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Employment Blog

Is Obesity a Disabling Condition?

A recent decision from the 8th Circuit Court of Appeals addressed whether obesity automatically qualifies as a disability under the Americans with Disabilities Act.  In a decision filed by an applicant for employment who was ultimately denied employment because of his severe weight and body mass index, the Court of Appeals held that obesity (in and of itself) was not a covered condition under the Americans with Disabilities Act. 

The 8th Circuit Court of Appeals held that the company could deny employment to an individual who was otherwise qualified to perform the job because of his obese weight because the weight was not considered to be the result of another psychological impairment.  The Court held that an individual’s weight is generally a physical characteristic that qualifies as a physical impairment but only if it falls outside the normal range of acceptable weight and it is the result of a psychological disorder.  Both of these requirements have to be met in order for an individual to be considered suffering from a disability.  If weight is considered outside the normal range but is not the result of some type of underlying psychological condition or disorder, the weight itself would not cause an individual to be considered disabled and therefore protected.  The company was able to show the morbid obesity of the applicant was a physical characteristic but it was not based upon some sort of psychological condition such as diabetes or a mental health disorder and therefore the applicant was not considered protected under the Americans with Disabilities Act.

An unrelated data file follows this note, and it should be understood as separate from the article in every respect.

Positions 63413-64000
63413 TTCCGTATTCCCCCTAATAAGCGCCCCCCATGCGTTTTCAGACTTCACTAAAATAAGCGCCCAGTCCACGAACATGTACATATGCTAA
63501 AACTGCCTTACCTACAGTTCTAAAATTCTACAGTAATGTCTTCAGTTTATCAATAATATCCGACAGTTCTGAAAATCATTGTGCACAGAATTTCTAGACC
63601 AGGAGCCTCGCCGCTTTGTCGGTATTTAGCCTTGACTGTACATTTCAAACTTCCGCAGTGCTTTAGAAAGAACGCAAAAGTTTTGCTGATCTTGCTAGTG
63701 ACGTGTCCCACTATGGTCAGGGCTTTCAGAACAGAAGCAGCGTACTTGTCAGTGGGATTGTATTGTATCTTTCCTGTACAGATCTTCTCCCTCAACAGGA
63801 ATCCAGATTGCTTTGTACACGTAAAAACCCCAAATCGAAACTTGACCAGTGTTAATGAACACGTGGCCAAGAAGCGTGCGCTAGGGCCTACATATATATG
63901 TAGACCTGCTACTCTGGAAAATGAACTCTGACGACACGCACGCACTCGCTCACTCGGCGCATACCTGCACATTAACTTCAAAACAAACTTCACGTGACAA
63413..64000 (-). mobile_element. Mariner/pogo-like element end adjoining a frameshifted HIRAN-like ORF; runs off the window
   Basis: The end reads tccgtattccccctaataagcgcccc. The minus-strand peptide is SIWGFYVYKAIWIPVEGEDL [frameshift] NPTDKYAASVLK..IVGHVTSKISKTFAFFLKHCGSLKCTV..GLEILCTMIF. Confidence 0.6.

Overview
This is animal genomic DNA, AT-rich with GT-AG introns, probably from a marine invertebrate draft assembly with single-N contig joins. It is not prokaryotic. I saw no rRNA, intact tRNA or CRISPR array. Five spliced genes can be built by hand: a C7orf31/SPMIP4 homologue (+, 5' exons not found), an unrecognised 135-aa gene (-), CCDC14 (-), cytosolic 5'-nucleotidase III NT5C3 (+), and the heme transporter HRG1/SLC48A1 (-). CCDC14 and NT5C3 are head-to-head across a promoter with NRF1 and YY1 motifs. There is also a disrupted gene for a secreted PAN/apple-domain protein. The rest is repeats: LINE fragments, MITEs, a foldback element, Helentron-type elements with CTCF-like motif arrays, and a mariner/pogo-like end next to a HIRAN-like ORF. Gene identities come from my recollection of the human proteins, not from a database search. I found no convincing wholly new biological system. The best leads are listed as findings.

This is a major victory for employers because it allows the employer to assess whether an individual has some type of a psychological disorder that has resulted in the morbid obesity instead of having to consider an individual as a disabled person simply because of the excess weight of the person.  Many courts have been leaning toward a requirement that morbid obesity be considered a disability in and of itself without linkage to some type of psychological condition.  Employers must be careful, however, to not “perceive” the obese person as having an impairment which could provide protection under the ADA.  Employers should have specific guidelines as to what levels of obesity would be acceptable for positions that are being filled by the company.  For now, employers have some ability to make employment-related decisions without being automatically considered to be in violation of the ADA.